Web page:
Dr. Monica Cyrino of the University of New Mexico – Albuquerque came to Trinity the first week of November 2017 to talk to us about her research on Biblical epics on screen and the politics and ideology of the 2012 Japanese film Thermae Romae.
Dr. Cyrino first delivered a presentation, entitled “The Original Action Heroes: Biblical Epic Film in the New Century”, about the post-2000 glut of screen productions on Biblical themes. She discussed smaller-screen productions, such as the 2015 network television miniseries A.D. The Bible Continues, alongside big-budget films released by major studios, such as the 2013 Ridley Scott-directed Exodus: Gods and Kings and Noah of the same year, directed by Noah Arronofsky (whose recent film Mother! demonstrates the director’s continued interest in engaging with Biblical material).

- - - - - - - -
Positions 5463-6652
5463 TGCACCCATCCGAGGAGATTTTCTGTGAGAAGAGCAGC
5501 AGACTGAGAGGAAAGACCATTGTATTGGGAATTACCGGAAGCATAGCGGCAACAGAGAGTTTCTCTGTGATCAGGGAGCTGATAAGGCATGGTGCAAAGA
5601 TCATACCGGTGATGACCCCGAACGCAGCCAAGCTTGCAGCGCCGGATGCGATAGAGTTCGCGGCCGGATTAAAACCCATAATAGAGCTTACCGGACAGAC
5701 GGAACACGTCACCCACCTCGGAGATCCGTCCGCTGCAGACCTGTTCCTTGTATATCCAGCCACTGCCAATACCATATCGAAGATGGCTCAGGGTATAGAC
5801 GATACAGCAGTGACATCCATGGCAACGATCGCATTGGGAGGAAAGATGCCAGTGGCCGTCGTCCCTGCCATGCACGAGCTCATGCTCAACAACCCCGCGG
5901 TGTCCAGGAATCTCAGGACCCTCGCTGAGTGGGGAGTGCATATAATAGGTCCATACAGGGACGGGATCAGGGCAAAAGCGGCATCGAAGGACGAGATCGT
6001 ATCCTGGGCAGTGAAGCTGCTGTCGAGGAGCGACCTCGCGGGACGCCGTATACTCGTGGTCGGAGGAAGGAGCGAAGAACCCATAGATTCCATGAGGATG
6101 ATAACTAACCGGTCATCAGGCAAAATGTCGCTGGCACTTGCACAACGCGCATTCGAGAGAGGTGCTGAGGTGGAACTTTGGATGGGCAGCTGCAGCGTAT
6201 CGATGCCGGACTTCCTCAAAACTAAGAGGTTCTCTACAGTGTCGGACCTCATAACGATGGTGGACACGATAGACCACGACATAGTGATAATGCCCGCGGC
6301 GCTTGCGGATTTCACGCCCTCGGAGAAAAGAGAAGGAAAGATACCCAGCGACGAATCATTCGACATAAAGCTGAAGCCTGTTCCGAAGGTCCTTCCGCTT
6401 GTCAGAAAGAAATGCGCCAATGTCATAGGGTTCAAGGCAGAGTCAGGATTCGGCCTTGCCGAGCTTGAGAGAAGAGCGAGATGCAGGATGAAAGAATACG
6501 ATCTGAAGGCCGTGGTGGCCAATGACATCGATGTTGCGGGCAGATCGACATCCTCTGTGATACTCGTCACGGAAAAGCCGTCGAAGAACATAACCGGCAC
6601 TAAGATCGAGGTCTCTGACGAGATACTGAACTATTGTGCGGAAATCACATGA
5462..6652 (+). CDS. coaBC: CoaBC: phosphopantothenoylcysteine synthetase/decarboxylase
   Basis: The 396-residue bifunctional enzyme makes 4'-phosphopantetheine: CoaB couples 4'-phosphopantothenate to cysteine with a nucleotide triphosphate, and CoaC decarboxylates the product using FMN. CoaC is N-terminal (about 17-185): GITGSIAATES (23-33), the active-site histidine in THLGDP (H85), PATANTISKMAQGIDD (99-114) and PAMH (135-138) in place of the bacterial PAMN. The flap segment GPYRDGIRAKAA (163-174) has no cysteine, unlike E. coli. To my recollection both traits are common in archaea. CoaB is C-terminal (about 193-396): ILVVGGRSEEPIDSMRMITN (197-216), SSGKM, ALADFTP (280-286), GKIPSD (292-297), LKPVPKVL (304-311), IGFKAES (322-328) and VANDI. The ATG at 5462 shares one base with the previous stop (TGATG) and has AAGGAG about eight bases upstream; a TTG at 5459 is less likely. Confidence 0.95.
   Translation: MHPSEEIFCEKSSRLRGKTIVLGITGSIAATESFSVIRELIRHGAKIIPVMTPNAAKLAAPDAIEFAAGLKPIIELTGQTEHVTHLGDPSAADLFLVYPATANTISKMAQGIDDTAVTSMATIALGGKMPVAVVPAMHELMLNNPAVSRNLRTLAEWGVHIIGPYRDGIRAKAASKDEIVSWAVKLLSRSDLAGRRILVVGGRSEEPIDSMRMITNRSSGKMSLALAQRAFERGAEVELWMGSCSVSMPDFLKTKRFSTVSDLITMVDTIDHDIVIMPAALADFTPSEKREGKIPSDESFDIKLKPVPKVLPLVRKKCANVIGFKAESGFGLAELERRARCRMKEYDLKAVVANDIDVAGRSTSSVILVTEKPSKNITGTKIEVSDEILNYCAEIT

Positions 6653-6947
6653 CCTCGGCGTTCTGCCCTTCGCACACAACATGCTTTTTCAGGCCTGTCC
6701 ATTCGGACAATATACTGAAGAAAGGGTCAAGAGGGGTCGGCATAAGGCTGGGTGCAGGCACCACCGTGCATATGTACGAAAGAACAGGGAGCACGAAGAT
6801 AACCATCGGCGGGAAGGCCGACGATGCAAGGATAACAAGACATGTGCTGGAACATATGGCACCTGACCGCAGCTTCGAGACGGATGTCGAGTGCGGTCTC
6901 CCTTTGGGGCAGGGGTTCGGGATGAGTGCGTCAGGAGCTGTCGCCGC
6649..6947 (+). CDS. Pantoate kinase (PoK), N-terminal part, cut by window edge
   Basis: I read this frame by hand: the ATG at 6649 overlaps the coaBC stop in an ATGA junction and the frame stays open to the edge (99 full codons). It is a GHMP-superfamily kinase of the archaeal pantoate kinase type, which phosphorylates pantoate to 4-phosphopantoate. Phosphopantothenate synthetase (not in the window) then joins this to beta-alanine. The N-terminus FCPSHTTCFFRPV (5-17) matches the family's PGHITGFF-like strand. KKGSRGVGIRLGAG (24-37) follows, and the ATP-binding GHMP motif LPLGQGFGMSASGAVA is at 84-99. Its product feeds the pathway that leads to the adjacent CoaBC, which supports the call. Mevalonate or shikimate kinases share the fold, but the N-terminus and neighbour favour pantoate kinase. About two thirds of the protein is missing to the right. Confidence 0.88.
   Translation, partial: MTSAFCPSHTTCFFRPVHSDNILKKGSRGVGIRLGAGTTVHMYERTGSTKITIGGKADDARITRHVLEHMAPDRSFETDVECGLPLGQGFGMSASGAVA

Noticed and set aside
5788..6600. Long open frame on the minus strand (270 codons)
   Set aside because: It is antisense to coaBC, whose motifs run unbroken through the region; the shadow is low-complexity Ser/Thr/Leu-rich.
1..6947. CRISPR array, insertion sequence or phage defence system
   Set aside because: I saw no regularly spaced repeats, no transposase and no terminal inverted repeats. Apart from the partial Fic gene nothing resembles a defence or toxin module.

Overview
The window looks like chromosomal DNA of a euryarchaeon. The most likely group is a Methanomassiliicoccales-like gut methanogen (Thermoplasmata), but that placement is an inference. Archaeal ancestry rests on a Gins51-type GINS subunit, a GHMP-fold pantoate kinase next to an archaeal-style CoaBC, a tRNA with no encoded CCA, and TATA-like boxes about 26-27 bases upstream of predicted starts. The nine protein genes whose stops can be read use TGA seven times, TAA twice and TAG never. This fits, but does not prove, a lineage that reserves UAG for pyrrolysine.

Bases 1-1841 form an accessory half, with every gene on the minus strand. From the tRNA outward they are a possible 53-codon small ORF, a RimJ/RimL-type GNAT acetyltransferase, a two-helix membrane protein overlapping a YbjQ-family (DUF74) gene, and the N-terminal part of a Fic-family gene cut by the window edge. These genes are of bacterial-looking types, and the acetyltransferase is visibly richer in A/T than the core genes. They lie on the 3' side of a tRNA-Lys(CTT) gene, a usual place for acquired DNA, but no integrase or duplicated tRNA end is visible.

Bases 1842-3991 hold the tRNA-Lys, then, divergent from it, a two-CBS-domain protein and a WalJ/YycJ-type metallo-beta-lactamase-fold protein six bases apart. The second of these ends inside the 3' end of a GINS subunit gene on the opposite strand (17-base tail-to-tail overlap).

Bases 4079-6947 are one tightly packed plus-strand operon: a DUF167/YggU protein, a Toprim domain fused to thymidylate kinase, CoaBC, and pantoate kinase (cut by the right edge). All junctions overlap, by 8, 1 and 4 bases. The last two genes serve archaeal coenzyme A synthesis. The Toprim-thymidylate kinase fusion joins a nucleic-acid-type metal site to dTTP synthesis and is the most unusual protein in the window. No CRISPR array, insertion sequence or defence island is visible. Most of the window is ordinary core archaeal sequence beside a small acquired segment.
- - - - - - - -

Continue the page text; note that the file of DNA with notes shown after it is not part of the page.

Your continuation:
In her second presentation, “Tokyo on the Tiber: Screening Rome as Empire Nostalgia in Takeuchi Hideki’s Thermae Romae (2012)”, Dr. Cyrino analyzed a Japanese film based on a popular manga series. Lucian is an engineer in the city of Rome in the second century A.D. He accidentally time travels to twenty-first century Japan, where he gets ideas for improving the Roman baths of his own time from the bathing culture of Japan. Dr. Cyrino argued that this narrative of admiration for the imperialism of ancient Rome indicates a desire on the part of modern Japanese audiences to return to their country’s empire before World War II.
Thanks for visiting us and giving us so much to think about, Dr. Cyrino!